Category Archives: Uncategorized

Health Policy Post! My Actual Day Job!

I work at a state Medicaid agency that’s planning to cut payments to doctors who can get that dough back by improving their patient outcomes. It’s generally called “paying for value.” Its opposite, “paying for volume,” pays docs for the number of services they provide, rather than their patients’ improved ability to bike to the river.

Clearly we need to pay for health care quality instead of for however many brains one can stuff into an MRI machine.

But we also know that social factors–jobs, education, immigration status, housing and food security–determine up to 80% of a person’s health. Not their doctor. Not their genes. Not their kale smoothies or meditation apps.

So paying doctors for outcomes may not make much sense for doctors who primarily serve people with low wage jobs in polluted neighborhoods and generally live without the kind of accumulated advantages that allow me, for example, to hit the bookstore for something to read on the airplane, which I’m flying tomorrow to a small town with a fantastic pastry shop and a famous theater.

Dhruv Khullar points out that scoring doctors who take public insurance against doctors who don’t, and paying them less when their patients inevitably can’t manage their chronic conditions as well, will probably result in lower-income people getting worse care.

And we haven’t yet figured out how to use the health care system to address people’s actual health needs: food, safe and secure housing, child care, decent wages.

I’ve been saying this around the office for a while, that value-based payments may punish doctors for poverty the same way that teacher evaluation systems punish teachers for poverty.

But Dr. Khullar is a doctor published in the New York Times, and I’m a pee-yoo-rocrat blogging for about 3 readers (hi guys!).

So not that I can do much about it, but I’ll spend my Fourth of July thinking about how to leverage health care funding streams to mitigate social inequity. Also cake. Happy Fourth.

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Why?

I know why a dude who pummeled his wife daily might also gun down a gay club on Latin night: gender norms are f-ing  lethal. Plus racism. 

But why oh why are assault rifles sold to Joe Q Public???????

All I want is for my friends and family to feel safe. They don’t today. 

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Peace Through Community Investment

Ok listen. They shot up a classroom of first graders. They shot up a women’s health care clinic. They shot up families watching a movie. They shot up a sorority party. They shot up people praying at the nation’s oldest AME church. They shot black children at the park. They shot their coworkers at their own goddam holiday party.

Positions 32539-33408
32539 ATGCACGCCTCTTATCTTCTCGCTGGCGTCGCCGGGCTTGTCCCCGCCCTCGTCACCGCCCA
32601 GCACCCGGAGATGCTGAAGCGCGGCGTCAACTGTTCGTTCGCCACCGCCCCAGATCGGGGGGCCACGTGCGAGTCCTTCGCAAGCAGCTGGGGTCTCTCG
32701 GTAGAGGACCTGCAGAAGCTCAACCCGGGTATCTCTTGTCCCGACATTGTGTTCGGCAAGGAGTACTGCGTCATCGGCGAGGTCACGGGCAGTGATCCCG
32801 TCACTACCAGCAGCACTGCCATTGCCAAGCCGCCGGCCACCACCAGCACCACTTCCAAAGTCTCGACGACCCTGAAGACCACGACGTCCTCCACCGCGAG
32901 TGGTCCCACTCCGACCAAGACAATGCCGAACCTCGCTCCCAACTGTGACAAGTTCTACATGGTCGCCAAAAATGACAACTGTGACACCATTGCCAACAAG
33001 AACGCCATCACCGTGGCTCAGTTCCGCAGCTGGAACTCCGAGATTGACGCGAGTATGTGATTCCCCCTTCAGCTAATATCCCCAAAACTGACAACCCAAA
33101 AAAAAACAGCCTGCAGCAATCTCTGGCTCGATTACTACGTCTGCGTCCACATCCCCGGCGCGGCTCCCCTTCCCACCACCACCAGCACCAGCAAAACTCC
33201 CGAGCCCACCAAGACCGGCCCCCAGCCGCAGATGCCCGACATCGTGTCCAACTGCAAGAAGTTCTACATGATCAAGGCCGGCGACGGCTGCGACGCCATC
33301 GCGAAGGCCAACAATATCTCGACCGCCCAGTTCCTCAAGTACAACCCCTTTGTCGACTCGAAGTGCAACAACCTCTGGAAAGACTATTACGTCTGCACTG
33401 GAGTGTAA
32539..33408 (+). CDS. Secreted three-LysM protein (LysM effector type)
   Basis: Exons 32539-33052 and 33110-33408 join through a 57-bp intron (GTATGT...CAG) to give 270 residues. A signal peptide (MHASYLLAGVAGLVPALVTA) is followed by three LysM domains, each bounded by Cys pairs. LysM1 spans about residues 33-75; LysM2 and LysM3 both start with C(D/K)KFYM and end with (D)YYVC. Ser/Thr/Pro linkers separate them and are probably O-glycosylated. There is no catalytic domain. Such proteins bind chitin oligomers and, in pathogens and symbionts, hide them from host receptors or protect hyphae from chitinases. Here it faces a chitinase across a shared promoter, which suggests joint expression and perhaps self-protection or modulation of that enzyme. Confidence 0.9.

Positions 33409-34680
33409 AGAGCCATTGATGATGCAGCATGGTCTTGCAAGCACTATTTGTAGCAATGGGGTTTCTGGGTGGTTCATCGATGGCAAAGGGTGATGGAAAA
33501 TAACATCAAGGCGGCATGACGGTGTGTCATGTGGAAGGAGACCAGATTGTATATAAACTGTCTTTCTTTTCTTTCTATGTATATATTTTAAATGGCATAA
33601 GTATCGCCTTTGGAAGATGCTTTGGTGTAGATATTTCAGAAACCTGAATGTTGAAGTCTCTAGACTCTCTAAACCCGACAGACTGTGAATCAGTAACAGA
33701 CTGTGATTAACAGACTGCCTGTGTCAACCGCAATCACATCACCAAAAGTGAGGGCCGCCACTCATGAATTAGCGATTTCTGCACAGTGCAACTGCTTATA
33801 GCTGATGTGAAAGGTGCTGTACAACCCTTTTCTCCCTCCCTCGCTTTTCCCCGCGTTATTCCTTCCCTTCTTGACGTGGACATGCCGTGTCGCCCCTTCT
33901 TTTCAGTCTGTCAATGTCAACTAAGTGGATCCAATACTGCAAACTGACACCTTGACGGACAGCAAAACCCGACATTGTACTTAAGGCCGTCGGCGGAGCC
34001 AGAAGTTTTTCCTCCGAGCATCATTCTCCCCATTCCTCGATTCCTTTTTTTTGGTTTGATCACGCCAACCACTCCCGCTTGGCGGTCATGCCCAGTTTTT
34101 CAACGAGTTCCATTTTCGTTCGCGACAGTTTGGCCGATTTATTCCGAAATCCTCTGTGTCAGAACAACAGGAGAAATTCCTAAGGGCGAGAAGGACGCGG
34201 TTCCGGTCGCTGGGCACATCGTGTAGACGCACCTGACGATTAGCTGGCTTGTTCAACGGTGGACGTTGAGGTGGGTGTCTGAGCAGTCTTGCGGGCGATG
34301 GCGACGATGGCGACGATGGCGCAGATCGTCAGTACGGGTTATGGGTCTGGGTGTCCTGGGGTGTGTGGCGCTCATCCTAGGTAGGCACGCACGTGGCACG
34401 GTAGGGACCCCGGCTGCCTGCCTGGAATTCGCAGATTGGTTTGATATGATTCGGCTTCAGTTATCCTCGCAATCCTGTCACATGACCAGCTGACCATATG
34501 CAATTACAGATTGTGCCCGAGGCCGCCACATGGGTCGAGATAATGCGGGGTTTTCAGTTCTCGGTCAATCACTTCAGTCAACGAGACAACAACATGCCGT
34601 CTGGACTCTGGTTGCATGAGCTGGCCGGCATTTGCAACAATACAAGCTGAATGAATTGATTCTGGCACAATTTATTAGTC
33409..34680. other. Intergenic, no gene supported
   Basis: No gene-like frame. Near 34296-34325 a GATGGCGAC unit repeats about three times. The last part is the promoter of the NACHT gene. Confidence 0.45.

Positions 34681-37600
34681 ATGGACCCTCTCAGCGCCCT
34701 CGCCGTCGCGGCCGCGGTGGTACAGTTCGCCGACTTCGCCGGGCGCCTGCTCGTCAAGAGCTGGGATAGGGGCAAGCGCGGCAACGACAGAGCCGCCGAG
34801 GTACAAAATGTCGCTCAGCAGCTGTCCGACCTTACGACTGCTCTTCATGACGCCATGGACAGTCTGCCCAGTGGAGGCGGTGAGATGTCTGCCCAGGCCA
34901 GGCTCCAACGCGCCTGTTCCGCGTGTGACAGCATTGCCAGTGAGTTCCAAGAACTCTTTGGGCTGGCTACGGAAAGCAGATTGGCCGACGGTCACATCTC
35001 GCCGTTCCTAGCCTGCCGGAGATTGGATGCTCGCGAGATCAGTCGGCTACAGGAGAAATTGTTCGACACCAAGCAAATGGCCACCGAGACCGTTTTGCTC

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TV Schizophrenia (#MadMen)

In 1961, Thomas Szasz crystalized a particular kind of countercultural trope: the “mentally ill” genius. His The Myth of Mental Illness asserted that people can be “disabled by life.” That one sensitive to the absurdities and senselessness of life may appear mentally ill, but really tells Truth in a hostile society.

By now it’s trite: Sherlock Holmes, House, the lady in Homeland. Hannah Horvath. Gonzo.

No one’s crying about the dude in One Flew Over the Cuckoo’s Nest anymore.

But Peggy cried about Michael Ginsberg.

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“Post-Truth” Politics and Journalism

Last week I twittered this super-rad article by Garance Frank-Ruta about journalists’ new responsibilities to correct electioneering lies.

Today James Fallows caught up with this piece and contextualized it with other promising events he puts into David Roberts’ rubric of “post-truth politics.”

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Shenanigans on the Floor!

Always-reliable Ezra Klein reporting on Congressional head-butting over Simpson-Bowles, the recommendations resulting from Obama’s bipartisan itty bitty fix-the-budget committee:

To Democrats, that bipartisan deal [the Budget Control Act of 2011], which ended the debt-ceiling standoff, set spending for the next two years, and the GOP is reneging on its word. Republicans counter that they consider the BCA as a ceiling on spending, not a floor, and they have every intention of trying to cut spending further.

Which is all to say that, on Wednesday, Conrad tried to do what so many in Washington said was necessary: Move to Simpson-Bowles. Make this debate bipartisan. Instead, Simpson-Bowles got trashed by Republicans and jammed into a protected, partisan process by Democrats. And the GOP provided more evidence that they want to undercut the Budget Control Act, which means we’re headed to a showdown over appropriations, and soon. Attempts at bipartisanship, in other words, showed just how partisan this issue really is.

Of course they did. Of course. Feverish obsession with TAXES!!!!!!!!!!!! has prevented anyone from thinking straight about how to spend, and save, public money.

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